Everyone loves Buffy—the Joss Whedon-directed, Sarah Michelle-Gellar-starring ’90s TV show has become not only a frequently GIF-ed nostalgia treasure chest and cultural icon, but also a quintessential part of the Third Wave feminist canon. But what about the movie that started it all? Literally no one even likes it, let alone references it. The thing is though, without the 1992 movie (that turned 25 last week), our beloved Buffy wouldn’t exist. And neither would the ménage à trois of everyone’s dreams—Buffy, Angel and Spike, duh.
Starring Kristy Swanson and Donald Sutherland, with amazing cameos from Luke Perry, David Arquette and Hillary Swank, the plot of Buffy the movie is pretty much the same. Buffy is your average Valley Girl cheerleader living the letterman life until a rando approaches her and tells her she’s The Chosen One—a vampire slayer destined to rid the world of evil forces. What ensues is a much more comedic version of any standard Buffy episode, where she fights evil and cracks a bunch of witty jokes. Solid cinematic gold, right? Except pretty much everyone hated it. I don’t even know how Joss Whedon got the go ahead for the show. But, he did, and everyone was into it. And instead of boosting VHS (remember those?) rentals for the original, it only further cemented it as a flop.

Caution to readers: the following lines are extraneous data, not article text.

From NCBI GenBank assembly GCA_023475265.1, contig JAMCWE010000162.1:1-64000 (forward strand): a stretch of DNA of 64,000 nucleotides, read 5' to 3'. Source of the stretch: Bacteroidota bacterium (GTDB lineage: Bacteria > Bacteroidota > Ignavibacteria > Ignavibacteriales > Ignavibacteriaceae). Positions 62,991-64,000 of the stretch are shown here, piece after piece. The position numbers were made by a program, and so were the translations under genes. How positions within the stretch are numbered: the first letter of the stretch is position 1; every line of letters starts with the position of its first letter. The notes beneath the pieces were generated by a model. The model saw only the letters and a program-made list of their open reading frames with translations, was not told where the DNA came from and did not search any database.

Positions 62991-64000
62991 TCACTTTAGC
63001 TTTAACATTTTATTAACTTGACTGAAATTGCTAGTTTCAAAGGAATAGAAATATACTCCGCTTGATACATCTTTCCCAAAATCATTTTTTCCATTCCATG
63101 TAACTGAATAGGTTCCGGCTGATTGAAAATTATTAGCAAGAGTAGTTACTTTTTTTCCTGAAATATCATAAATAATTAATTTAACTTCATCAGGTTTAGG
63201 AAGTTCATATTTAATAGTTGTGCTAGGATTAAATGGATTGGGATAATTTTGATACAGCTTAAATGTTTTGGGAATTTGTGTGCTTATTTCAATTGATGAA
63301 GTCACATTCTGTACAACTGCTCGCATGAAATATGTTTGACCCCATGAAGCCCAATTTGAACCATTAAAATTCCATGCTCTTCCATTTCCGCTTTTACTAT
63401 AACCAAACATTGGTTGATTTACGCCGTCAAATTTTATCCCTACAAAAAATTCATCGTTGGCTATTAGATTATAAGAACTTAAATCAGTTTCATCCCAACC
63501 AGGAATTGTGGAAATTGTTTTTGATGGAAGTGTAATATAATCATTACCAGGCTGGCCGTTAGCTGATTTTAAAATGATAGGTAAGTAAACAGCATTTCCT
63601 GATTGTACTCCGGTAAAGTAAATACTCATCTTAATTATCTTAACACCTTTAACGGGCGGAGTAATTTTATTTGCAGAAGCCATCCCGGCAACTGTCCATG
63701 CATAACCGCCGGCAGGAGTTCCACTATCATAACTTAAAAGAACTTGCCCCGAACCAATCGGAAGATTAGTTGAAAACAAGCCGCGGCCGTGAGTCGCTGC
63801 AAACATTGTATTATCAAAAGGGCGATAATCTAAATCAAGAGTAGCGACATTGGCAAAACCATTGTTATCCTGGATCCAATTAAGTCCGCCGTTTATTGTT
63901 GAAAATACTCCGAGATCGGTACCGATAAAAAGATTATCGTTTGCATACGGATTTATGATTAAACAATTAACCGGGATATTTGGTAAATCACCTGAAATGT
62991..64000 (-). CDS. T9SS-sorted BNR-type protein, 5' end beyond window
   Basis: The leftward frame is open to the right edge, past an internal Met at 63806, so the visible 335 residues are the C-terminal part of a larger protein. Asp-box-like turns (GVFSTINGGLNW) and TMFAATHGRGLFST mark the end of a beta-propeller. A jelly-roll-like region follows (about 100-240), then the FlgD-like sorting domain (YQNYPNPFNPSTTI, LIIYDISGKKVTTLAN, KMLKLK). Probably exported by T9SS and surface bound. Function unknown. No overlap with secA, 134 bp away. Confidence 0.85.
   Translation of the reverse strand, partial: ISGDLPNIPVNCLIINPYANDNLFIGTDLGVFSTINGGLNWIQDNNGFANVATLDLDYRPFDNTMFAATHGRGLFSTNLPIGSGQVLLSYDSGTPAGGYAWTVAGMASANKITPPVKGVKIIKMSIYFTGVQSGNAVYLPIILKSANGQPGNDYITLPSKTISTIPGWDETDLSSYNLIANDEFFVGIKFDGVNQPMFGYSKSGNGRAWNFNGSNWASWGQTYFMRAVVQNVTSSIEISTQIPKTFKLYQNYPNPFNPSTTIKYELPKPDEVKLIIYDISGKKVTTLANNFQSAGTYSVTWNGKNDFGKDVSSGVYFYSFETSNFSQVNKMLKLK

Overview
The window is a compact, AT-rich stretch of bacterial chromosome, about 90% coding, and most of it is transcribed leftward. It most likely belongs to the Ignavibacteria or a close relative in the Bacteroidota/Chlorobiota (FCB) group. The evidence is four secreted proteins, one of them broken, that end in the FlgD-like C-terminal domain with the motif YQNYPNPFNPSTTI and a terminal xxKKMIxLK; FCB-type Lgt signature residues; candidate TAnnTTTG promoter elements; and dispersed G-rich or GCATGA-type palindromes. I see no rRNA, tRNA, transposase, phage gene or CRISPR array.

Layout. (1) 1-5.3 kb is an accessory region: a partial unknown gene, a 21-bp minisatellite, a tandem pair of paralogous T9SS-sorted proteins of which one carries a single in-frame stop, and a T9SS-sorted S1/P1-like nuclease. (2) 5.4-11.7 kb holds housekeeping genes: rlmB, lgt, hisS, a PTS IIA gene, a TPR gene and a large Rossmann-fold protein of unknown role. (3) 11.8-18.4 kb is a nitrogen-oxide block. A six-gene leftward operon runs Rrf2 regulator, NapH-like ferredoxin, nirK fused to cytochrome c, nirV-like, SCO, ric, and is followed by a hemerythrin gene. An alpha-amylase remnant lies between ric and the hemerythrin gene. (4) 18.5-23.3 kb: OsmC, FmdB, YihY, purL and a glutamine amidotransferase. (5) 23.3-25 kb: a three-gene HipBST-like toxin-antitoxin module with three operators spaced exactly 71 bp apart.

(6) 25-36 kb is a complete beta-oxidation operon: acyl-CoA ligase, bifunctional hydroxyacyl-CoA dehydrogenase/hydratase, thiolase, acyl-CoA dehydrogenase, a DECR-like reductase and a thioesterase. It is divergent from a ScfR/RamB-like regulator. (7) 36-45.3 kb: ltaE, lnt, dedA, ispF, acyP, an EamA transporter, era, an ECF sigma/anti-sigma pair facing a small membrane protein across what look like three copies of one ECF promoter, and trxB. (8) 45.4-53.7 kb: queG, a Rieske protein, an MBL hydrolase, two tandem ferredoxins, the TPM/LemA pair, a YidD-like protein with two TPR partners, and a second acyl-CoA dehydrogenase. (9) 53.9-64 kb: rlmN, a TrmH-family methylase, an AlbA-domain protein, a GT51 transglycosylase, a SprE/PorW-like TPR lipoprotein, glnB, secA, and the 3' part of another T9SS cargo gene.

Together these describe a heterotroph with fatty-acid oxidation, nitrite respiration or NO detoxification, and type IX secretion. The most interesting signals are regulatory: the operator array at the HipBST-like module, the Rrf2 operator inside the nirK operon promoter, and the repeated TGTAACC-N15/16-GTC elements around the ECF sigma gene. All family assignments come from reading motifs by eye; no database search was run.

Now, I’m not going to pretend I’m some sort of film buff who loved the movie even before I saw the show. I was actually not even that into Buffy in my younger years, though I did have pictures of David Boreanaz cut out in heart shapes on my wall. Only in the last half decade have I re-watched and really appreciated its for its importance. And on one particularly long binge, I decided to watch the movie to find out if it really was that bad. Spoiler alert: it is. But it’s also kind of amazing, and Kristy Swanson makes a really great Chosen One. You see, Buffy wouldn’t be Buffy without the movie version. And for that alone, it should definitely get some props. But even if it didn’t spawn one of the most crucial depictions of the femme teenage experience, and basically the millennial girl equivalent of the Riot Grrrl manifesto, it sucks—but only in the way ’90s teen movies can. Which actually rocks.